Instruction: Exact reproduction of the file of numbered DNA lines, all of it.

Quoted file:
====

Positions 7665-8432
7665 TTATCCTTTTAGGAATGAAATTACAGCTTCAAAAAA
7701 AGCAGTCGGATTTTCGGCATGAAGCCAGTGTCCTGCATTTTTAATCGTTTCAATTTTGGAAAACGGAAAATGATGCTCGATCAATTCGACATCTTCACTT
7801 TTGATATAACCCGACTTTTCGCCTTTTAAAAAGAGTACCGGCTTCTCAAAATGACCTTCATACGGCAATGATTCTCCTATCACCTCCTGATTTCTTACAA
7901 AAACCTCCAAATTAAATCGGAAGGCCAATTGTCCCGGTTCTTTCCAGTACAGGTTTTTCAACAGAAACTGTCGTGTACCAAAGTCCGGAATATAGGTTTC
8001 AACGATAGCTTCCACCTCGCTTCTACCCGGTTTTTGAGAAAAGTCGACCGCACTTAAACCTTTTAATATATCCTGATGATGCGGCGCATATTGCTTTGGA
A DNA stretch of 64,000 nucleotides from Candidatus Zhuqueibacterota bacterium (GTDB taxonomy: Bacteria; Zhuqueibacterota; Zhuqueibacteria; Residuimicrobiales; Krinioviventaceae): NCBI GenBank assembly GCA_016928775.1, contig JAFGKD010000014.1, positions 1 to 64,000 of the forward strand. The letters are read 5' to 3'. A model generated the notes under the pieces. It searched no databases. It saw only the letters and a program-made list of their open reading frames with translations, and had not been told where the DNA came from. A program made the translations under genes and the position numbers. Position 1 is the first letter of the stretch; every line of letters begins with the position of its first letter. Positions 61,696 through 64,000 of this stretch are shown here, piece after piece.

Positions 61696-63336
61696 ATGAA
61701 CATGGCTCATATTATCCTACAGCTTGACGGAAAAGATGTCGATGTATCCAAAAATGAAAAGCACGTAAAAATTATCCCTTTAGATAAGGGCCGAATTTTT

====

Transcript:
Positions 7665-8432
7665 TTATCCTTTTAGGAATGAAATTACAGCTTCAAAAAA
7701 AGCAGTCGGATTTTCGGCATGAAGCCAGTGTCCTGCATTTTTAATCGTTTCAATTTTGGAAAACGGAAAATGATGCTCGATCAATTCGACATCTTCACTT
7801 TTGATATAACCCGACTTTTCGCCTTTTAAAAAGAGTACCGGCTTCTCAAAATGACCTTCATACGGCAATGATTCTCCTATCACCTCCTGATTTCTTACAA
7901 AAACCTCCAAATTAAATCGGAAGGCCAATTGTCCCGGTTCTTTCCAGTACAGGTTTTTCAACAGAAACTGTCGTGTACCAAAGTCCGGAATATAGGTTTC
8001 AACGATAGCTTCCACCTCGCTTCTACCCGGTTTTTGAGAAAAGTCGACCGCACTTAAACCTTTTAATATATCCTGATGATGCGGCGCATATTGCTTTGGA
A DNA stretch of 64,000 nucleotides from Candidatus Zhuqueibacterota bacterium (GTDB taxonomy: Bacteria; Zhuqueibacterota; Zhuqueibacteria; Residuimicrobiales; Krinioviventaceae): NCBI GenBank assembly GCA_016928775.1, contig JAFGKD010000014.1, positions 1 to 64,000 of the forward strand. The letters are read 5' to 3'. A model generated the notes under the pieces. It searched no databases. It saw only the letters and a program-made list of their open reading frames with translations, and had not been told where the DNA came from. A program made the translations under genes and the position numbers. Position 1 is the first letter of the stretch; every line of letters begins with the position of its first letter. Positions 61,696 through 64,000 of this stretch are shown here, piece after piece.

Positions 61696-63336
61696 ATGAA
61701 CATGGCTCATATTATCCTACAGCTTGACGGAAAAGATGTCGATGTATCCAAAAATGAAAAGCACGTAAAAATTATCCCTTTAGATAAGGGCCGAATTTTT